Mastering Your 2024 Law Firm Marketing Budget: A 7-Step Guide
The ability to strategically allocate finances and resources to marketing efforts has become an indispensable skill for legal marketing professionals in law firms seeking to thrive in a competitive environment. With clients’ needs evolving and the digital landscape continuously reshaping how legal services are sought, crafting an effective marketing budget is not simply a financial exercise; it must be a strategic imperative.
In this post, we explore the essential steps to crafting a marketing budget and mastering the budgeting process. Whether you’re a seasoned legal marketer or a law firm leader looking to optimize your firm’s marketing efforts, this guide will provide you with the essential steps to prepare a strategic marketing budget.
But first, the Big Question
The most frequently asked question we receive when it comes to law firm marketing budgets is:
How much money should law firms allocate to their marketing budgets?
According to HubSpot, companies generally spend 7 to 10 percent of their annual company revenue on marketing. However, according to Statista, in an early 2023 survey among chief marketing officers (CMOs) from business-to-business (B2B) companies in the United States, respondents from corporations offering B2B services allocated, on average, 10.33 percent of their annual company revenue to marketing activities.
Despite these benchmarks, legal industry data routinely indicates that law firms spend approximately 2 to 5 percent of annual revenue on marketing, representing a repetitive approach to budgeting in our industry. Breaking that down by firm size, in 2018 ALM’s Law Firm Business Development and Marketing Survey reported that Am Law 100 firms allocated 1.66 percent and Am Law 200 firms allocated 2.5 percent of the firm’s annual revenue to marketing their marketing budgets.
In our experience, several factors contribute to the low average percentage of revenue that law firms allocate to marketing compared to other service industries. The primary factor is the lack of perceived value associated with strategic marketing and business development activities within many law firms. Many in-house departments still grapple with demonstrating the tangible and intangible benefits delivered by these efforts. In some instances, law firms undervalue the time and resources required for developing and implementing strategic, impactful marketing efforts. Additionally, law firms frequently prioritize allocating resources toward legal talent, technology and infrastructure, relegating marketing initiatives to a position of limited resource availability.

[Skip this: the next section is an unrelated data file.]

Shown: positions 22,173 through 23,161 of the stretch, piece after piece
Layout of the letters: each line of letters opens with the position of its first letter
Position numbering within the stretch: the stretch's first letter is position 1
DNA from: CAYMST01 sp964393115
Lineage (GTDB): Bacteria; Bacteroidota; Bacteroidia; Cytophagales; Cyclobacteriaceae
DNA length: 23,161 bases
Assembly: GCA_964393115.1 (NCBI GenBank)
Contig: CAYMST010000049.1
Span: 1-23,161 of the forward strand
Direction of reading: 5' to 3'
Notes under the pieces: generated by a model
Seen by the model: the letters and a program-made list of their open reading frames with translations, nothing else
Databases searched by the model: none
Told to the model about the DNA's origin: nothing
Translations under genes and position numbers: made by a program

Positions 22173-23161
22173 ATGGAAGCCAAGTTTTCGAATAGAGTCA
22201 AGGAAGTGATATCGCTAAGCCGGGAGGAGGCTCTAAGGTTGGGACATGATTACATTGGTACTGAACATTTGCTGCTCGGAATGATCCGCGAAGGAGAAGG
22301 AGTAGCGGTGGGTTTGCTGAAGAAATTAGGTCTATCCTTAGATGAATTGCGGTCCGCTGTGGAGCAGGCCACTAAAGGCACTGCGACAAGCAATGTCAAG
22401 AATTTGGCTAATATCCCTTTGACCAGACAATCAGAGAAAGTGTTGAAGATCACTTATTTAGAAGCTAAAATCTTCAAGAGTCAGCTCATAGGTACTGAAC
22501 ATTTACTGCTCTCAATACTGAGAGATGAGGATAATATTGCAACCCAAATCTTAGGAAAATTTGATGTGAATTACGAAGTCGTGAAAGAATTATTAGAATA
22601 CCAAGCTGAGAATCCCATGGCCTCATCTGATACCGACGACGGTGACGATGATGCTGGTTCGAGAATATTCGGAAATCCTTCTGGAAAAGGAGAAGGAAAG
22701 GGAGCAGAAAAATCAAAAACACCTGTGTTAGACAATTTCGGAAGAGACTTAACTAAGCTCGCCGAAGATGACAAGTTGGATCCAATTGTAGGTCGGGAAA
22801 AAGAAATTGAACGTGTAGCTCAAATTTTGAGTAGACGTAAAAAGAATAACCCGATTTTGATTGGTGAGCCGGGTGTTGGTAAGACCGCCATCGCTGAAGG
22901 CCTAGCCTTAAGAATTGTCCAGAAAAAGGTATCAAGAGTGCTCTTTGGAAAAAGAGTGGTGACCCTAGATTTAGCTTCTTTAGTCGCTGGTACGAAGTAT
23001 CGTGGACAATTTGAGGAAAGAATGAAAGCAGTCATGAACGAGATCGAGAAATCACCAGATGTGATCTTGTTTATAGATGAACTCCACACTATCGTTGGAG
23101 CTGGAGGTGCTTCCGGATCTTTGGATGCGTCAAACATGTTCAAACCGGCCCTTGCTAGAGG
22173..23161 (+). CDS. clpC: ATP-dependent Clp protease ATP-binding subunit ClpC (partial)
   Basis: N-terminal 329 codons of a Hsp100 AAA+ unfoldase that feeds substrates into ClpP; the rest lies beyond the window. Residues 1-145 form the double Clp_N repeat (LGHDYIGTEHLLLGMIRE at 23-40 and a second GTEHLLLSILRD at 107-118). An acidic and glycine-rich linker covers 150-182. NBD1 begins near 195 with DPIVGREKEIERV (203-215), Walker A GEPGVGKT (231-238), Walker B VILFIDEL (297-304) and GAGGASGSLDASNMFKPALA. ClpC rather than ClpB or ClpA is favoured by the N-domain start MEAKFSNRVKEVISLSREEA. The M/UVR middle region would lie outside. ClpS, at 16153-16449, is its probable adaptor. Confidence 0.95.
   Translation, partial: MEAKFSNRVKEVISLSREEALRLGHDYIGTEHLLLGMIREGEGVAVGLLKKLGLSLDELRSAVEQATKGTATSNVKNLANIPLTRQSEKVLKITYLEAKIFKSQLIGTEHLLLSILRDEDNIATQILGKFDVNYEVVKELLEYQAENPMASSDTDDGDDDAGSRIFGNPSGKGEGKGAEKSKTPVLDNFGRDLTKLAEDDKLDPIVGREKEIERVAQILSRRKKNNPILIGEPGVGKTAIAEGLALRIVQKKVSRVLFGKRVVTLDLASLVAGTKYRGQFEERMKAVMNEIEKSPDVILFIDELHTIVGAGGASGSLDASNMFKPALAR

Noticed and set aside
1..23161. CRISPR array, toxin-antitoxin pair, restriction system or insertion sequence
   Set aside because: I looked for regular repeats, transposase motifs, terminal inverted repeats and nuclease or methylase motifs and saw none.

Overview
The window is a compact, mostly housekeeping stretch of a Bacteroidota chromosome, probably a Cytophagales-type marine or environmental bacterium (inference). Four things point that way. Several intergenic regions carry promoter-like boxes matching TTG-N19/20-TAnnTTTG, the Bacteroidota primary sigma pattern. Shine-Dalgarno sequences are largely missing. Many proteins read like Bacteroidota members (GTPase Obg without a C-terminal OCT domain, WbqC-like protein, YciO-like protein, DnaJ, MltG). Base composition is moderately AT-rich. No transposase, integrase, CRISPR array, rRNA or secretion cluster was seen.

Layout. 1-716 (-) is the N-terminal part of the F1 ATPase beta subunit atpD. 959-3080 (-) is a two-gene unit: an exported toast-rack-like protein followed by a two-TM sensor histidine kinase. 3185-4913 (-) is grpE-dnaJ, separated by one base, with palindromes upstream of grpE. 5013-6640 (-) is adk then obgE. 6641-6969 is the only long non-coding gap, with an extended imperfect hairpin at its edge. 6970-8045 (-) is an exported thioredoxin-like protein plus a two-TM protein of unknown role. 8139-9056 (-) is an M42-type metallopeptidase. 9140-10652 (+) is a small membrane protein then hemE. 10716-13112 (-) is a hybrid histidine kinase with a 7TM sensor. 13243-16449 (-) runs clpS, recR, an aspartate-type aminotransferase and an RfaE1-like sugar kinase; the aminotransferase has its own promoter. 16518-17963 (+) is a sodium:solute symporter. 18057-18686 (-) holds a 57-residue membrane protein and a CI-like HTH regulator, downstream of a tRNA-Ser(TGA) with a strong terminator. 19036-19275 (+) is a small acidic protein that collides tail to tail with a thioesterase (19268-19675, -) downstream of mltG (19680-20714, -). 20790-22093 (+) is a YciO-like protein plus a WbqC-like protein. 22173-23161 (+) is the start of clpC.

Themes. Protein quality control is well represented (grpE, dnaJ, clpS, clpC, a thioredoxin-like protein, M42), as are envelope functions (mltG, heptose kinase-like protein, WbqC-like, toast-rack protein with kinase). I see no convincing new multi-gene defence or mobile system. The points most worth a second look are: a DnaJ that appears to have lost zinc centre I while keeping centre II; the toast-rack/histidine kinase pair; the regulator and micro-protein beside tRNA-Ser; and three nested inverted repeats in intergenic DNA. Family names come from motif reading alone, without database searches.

These factors collectively lead to marketing and business development becoming one of the first departments to encounter budget cuts and resource constraints in times of financial uncertainty.
What is well-known among legal marketing and business professionals is that allocating resources proportionally to marketing, particularly in increasingly competitive markets, is wise and necessary.
Investing in marketing plays a pivotal role in various essential efforts that have a direct impact on a firm’s financial performance. These include differentiating a law firm from its competitors and enhancing its brand visibility, which, in turn, leads to heightened client loyalty and trust, increased lead generation, recruiting successes, and ultimately, increased revenue. In addition, firm leaders must recognize that marketing investments impact business development from new clients, efforts to expand existing client relationships, and client retention.
In Part 2 of this series, we’ll further address building a strong business case to support budget and resource allocation but first, let’s look at the data law firms need to start budget planning.
- Assess 2023 Performance
Assess your past performance including that of strategic partners. This will provide valuable insights into what worked and what didn’t. Review your previous budget, initiatives and their outcomes. Engage in open and transparent communication with your strategic partners to discuss progress, challenges and opportunities for improvement. Ask: Were the goals achieved? Did the firm face any unexpected challenges? Did a specific initiative garner exceptional results?
By assessing past performance, you will identify trends, strengths, areas for improvement or opportunities to increase or reallocate resources. This assessment will help you make informed decisions when planning the firm’s 2024 marketing budget and to develop supporting business cases.
- Review the Firm’s Strategic Goals
What are the firm’s goals for the coming year? Your budget requests should be clearly aligned in support of those goals. Consider what the firm is trying to achieve, whether it’s increasing brand awareness, developing or increasing its presence in specific geographic markets, growing revenue in a key industry, acquiring talent, or even a merger or acquisition.
The firm’s objectives should serve as the foundation for your marketing budget decisions. Each goal may require a different allocation of resources, so it’s essential to prioritize them based on their strategic importance to your law firm.